How to make a histogram with a PivotChart As you may have noticed in the two previous examples, the most time-consuming part of creating a histogram in Excel is calculating the number of items within each bin. Once the source data has been grouped, an Excel histogram chart is fairly easy to draw. As you probably know, one of the fastest ways to automatically summarize data in Excel is a PivotTable. So, let’s get to it and plot a histogram for the Delivery data column B: If you have not dealt with Excel pivot tables yet, you may find this tutorial helpful: Excel PivotTable tutorial for beginners.
Summarize values by Count By default, numeric fields in a PivotTable are summed, and so is our Order numbers column, which makes absolutely no sense: Now, your updated PivotTable should look like this: Create the intervals bins The next step is to create the intervals, or bins.
For this, we will be using the Grouping option. Right-click any cell under Row Labels in your pivot table, and select Group… In the Grouping dialog box, specify the starting and ending values usually Excel enters the minimum and maximum value automatically based on your data , and type the desired increment interval length in the By box.
In this example, the minimum delivery time is 1 day, maximum – 40 days, and the increment is set to 5 days: Click OK, and your pivot table will display the intervals as specified: Plot a histogram One final step is left – draw a histogram. To do this, simply create a column pivot chart by clicking the PivotChart on the Analyze tab in PivotTable Tools group: And the default column PivotChart will appear in your sheet straight away: And now, polish up your histogram with a couple of finishing touches: Replace the default Total title with something more meaningful.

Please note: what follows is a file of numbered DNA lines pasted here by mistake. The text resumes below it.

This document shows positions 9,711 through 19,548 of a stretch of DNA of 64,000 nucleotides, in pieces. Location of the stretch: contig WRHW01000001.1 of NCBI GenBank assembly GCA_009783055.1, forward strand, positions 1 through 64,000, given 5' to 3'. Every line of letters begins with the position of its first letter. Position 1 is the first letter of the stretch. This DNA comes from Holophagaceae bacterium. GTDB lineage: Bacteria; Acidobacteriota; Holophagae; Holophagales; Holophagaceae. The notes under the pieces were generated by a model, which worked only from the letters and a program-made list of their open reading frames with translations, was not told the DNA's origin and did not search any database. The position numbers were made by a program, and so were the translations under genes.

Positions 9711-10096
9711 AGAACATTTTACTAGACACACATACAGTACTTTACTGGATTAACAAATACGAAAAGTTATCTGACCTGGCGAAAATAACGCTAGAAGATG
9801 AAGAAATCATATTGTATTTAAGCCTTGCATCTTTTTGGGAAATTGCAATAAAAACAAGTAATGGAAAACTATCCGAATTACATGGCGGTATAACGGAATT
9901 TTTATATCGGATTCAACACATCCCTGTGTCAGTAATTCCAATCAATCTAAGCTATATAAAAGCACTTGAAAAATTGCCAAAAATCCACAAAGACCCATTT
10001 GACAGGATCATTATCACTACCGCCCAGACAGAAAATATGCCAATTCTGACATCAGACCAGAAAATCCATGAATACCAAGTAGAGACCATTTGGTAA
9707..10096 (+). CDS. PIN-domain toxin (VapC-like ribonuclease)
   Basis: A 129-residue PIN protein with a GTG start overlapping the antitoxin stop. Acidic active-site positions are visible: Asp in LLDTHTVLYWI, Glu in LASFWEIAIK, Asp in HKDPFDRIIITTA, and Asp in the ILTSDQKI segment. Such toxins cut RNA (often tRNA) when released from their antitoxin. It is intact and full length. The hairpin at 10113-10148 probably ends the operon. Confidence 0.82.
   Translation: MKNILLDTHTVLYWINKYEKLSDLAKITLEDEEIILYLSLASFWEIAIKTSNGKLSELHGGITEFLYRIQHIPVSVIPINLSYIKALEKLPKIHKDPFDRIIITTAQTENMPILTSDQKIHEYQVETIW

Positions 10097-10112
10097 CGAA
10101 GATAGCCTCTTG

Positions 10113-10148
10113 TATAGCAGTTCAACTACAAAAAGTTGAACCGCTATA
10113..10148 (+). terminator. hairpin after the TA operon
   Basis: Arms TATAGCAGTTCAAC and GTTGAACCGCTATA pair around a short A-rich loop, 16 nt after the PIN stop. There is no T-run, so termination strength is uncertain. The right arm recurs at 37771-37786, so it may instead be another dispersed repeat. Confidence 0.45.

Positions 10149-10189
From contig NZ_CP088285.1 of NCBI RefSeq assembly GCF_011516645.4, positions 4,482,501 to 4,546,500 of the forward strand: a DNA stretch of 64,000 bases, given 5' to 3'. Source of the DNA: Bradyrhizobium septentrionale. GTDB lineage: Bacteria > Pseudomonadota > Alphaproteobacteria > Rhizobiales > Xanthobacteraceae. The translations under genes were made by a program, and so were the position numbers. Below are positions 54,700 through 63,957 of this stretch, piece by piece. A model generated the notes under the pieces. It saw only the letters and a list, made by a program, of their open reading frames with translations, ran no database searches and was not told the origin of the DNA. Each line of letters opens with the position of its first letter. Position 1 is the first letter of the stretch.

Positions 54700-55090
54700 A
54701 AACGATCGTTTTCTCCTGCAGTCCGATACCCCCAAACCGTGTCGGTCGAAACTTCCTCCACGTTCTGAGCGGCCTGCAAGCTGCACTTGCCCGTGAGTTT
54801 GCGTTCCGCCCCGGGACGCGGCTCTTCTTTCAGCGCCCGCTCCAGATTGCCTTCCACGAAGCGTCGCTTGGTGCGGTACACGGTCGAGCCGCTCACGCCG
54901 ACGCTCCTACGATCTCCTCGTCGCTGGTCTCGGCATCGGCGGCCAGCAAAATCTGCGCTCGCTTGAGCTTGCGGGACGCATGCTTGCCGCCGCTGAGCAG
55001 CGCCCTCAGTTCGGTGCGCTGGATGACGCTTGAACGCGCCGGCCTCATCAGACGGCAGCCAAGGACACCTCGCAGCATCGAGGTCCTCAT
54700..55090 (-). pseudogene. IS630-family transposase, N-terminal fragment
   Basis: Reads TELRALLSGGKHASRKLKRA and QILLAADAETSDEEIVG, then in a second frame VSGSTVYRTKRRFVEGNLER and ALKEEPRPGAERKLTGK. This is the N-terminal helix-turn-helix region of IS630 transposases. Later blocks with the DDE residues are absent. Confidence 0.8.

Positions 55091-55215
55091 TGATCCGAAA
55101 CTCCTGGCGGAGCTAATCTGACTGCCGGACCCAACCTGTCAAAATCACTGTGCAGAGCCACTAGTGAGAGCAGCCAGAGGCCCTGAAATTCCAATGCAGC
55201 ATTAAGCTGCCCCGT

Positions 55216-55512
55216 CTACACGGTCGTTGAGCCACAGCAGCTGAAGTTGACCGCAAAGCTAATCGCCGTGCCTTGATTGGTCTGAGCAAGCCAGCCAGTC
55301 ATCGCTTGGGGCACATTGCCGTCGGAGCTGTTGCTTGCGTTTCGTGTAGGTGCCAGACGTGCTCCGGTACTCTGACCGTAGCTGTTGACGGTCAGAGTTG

Additionally, you may want to achieve a conventional histogram look where bars touch each other. And you will find the detailed guidance on how to do this in the next and final part of this tutorial. Customize and improve your Excel histogram Whether you create a histogram using the Analysis ToolPak, Excel functions or a PivotChart, you might often want to customize the default chart to your liking.
We have a special tutorial about Excel charts that explains how to modify the chart title, legend, axes titles, change the chart colors, layout and style.
Frequency Distributions for Quantitative Data
To do this, pull down the Tools menu, and choose Add-Ins. You need to have a column of numbers in the spreadsheet that you wish to create the histogram from, AND you need to have a column of intervals or “Bin” to be the upper boundary category labels on the X-axis of the histogram. See example of spreadsheet below: Enter the Input Range of the data you want In the example above it would be C5: C29 and enter the Bin Range E5:
VIDEO: Histogram in Excel – Easy Excel Tutorial
Creating a histogram on EXCEL 1. Start up Excel. 2. Title the A1 and B2 column Class Boundaries and Frequency accordingly. Histograms most often. In Excel, you can use the Histogram Data Analysis tool to create a frequency Make choices from the Output Options check boxes to control what sort of. It’s in the green ribbon that’s at the top of the Excel window. Doing so switches the toolbar near the.